Bay Area FAV—George Rickey at the Main Library
By LIZ HAGER
We’ve hunkered down into an indeterminately long recession. We’re tightening our belts, in the process shifting our discretionary dollars to less expensive entertainment options or forgoing some culture/entertainment items altogether.
Currently, most Bay Area art museums charge entrance fees in the double digits (the Oakland Museum is a notable exception). Not more than the climbing prices of movie tickets, to be sure, and still a deal, when you consider the amount of content that is available for the price. And yet, with scores of art galleries closed or closing, the opportunities to consume art are shrinking. These are exactly the kind of times that ought to make art lovers appreciate San Francisco’s commitment to art in public spaces.
Venetian Red has covered some pieces in the “public domain,” both permanent works (such as Michael Stutz’s Peplos Kore at SF Airport) and temporary installations (such as Patrick Dougherty’s Upper Crust resident in the Civic Center plaza until November). Today we initiate a more formal round up, periodically posting on the many of our Bay Area FAVs (aka Free Art Views).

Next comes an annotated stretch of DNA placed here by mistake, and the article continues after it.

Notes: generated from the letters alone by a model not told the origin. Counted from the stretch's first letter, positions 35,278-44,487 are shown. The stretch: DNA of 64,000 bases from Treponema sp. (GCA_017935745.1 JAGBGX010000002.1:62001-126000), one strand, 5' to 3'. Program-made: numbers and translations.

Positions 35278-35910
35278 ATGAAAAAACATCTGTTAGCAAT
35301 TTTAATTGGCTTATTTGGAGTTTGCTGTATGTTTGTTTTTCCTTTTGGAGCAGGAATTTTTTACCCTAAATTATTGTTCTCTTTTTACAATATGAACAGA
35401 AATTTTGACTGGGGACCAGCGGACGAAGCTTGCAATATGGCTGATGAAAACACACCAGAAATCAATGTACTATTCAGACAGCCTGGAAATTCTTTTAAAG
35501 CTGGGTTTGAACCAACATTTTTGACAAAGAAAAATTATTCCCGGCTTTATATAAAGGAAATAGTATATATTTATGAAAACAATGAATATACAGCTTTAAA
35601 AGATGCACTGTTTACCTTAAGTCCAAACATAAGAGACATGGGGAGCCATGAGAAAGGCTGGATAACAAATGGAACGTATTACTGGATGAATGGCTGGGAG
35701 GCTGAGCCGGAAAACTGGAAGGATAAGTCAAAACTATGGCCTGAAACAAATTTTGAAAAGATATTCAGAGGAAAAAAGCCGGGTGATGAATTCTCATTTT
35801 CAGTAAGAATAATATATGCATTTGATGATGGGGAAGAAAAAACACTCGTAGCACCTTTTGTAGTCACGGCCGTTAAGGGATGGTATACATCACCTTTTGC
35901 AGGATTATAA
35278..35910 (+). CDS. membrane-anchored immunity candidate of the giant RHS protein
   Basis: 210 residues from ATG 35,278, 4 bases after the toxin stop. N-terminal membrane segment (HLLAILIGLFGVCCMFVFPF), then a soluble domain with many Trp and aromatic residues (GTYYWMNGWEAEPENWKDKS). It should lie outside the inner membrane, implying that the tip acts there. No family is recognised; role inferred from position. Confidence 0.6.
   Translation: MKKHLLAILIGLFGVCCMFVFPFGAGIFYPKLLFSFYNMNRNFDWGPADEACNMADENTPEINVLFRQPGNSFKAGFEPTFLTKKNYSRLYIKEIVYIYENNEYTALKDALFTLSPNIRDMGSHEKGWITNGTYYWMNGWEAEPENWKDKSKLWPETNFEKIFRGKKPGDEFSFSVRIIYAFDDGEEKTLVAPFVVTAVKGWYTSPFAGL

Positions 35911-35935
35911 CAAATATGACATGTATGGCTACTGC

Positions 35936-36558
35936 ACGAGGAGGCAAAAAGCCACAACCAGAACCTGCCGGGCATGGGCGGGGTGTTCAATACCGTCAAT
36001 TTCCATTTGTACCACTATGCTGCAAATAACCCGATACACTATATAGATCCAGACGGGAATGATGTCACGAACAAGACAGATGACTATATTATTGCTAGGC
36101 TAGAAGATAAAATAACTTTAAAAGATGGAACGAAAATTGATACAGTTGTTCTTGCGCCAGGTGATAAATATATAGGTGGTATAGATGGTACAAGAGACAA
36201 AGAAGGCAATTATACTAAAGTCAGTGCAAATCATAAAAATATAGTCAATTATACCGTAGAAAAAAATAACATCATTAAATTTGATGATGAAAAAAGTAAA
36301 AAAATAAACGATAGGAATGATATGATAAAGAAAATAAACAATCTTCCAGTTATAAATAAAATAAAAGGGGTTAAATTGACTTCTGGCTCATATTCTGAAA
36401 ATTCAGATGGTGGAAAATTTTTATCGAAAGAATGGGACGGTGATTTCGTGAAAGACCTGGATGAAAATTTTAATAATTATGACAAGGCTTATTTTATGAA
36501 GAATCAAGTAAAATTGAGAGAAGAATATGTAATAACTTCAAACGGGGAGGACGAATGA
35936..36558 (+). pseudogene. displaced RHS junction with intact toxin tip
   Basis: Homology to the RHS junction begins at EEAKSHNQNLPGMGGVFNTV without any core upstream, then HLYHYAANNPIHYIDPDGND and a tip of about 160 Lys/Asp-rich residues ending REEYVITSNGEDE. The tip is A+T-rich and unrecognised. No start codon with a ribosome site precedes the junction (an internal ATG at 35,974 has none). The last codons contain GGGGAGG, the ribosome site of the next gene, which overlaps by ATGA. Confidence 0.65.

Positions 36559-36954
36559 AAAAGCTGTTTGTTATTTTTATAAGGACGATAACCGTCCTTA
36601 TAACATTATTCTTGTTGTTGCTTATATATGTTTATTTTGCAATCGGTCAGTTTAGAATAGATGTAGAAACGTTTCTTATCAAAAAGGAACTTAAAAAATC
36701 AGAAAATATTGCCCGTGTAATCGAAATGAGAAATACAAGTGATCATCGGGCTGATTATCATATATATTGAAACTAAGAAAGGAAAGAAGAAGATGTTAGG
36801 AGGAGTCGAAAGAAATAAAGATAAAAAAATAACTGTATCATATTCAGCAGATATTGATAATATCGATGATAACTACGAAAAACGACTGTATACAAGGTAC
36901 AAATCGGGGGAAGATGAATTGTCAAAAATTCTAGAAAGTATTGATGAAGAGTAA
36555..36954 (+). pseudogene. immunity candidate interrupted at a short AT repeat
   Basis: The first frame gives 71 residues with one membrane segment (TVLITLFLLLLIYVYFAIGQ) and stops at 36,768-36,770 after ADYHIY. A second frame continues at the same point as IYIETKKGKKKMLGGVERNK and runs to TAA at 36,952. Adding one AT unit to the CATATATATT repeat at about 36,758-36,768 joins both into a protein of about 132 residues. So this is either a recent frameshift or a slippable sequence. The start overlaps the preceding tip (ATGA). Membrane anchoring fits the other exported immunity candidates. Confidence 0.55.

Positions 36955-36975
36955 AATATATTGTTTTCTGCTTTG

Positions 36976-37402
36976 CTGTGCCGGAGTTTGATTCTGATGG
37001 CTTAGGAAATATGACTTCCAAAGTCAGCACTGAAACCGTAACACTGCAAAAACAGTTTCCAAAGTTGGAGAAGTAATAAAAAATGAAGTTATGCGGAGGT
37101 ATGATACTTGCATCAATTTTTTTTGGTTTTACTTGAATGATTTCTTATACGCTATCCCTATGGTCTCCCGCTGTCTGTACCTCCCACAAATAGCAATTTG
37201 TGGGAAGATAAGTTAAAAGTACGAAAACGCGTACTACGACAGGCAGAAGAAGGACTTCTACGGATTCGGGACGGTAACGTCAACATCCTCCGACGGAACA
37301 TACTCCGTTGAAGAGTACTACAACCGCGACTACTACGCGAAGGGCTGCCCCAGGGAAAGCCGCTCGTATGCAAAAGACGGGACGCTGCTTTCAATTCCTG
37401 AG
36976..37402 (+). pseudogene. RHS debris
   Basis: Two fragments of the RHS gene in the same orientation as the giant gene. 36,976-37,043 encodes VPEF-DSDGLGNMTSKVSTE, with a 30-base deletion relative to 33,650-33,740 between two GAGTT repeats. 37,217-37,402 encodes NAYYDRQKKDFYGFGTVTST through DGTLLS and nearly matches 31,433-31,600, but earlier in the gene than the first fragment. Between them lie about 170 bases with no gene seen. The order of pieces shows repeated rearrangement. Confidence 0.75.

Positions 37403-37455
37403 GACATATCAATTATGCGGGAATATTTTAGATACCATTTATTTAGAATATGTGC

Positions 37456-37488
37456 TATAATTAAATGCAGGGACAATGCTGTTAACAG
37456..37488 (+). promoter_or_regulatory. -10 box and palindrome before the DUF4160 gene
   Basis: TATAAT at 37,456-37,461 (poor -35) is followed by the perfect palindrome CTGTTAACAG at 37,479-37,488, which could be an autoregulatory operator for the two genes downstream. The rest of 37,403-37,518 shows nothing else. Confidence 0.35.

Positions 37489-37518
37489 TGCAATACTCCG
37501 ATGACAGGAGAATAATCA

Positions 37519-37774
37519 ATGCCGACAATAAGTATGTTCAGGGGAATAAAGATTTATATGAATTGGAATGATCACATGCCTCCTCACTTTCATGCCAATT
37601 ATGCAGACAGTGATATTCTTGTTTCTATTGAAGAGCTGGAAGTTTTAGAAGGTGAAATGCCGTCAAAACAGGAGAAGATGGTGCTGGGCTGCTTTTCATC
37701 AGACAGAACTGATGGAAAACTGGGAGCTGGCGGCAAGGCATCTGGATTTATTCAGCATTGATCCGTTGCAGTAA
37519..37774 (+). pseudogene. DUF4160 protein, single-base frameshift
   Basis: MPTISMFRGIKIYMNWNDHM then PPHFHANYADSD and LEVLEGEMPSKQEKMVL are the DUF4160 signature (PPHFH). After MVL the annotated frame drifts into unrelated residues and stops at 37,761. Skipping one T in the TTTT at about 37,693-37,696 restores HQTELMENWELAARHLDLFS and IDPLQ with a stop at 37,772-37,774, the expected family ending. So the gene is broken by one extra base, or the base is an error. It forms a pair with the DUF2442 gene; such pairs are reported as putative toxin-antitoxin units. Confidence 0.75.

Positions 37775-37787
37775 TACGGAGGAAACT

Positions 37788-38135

George Rickey’s Double L Eccentric Gyratory sculpture (one of several versions he created) is located rather inauspiciously on the northwest corner of Larkin and Fulton at the edge of the Main Library’s footprint. Given the crowd of street habitués usually in residence on that corner, one might be forgiven for passing that point as quickly as possible, head down, etc. Still, we say, brave the crowd, pause and watch, Double L will make you forget (at least temporarily) its less beauteous surroundings.
One of two major American sculptors to make movement an integral part of his works (the other was Alexander Calder), Rickey produced kinetic sculptures as early as the 1950s and was the first to move his sculptures into outdoor environments. The stylistic influence of his early teachers Fernand Léger and Amédée Ozenfant on Rickey’s later sculptural work seems self-evident; Rickey was heavily interested in the geometric minimalism practiced by the Constructivists (e.g. Malevich, Tatlin, Gabo, et al.). He wanted to make public art that could be appreciated by people who understood the beauty of machines, although his machines don’t have a work purpose.
Double L is executed in Rickey’s signature style—braised and polished stainless steel geometric forms, whose movement is facilitated by a system of pendulums, fulcrums, rotors, gyros and pivots. Propelled only by the action of gravity and wind (lots of that in SF), the two giant heavy “L”s twirl almost inconceivably in effortless synchronicity, appearing to come close to, but never once colliding. (Of course this adds a lot of drama to the experience of viewing.) After a few minutes in front of this sculpture, you will realize that the pair is engaged in an ancient human rite, the courtship ritual. It’s hard to believe that two large beams of steel could generate such a profound and ethereal experience.
My SA Entertainment—“George Rickey’s moving sculptures make a stir in McNay retrospective”
George Rickey in Indianapolis
Pink Martini—La Soledad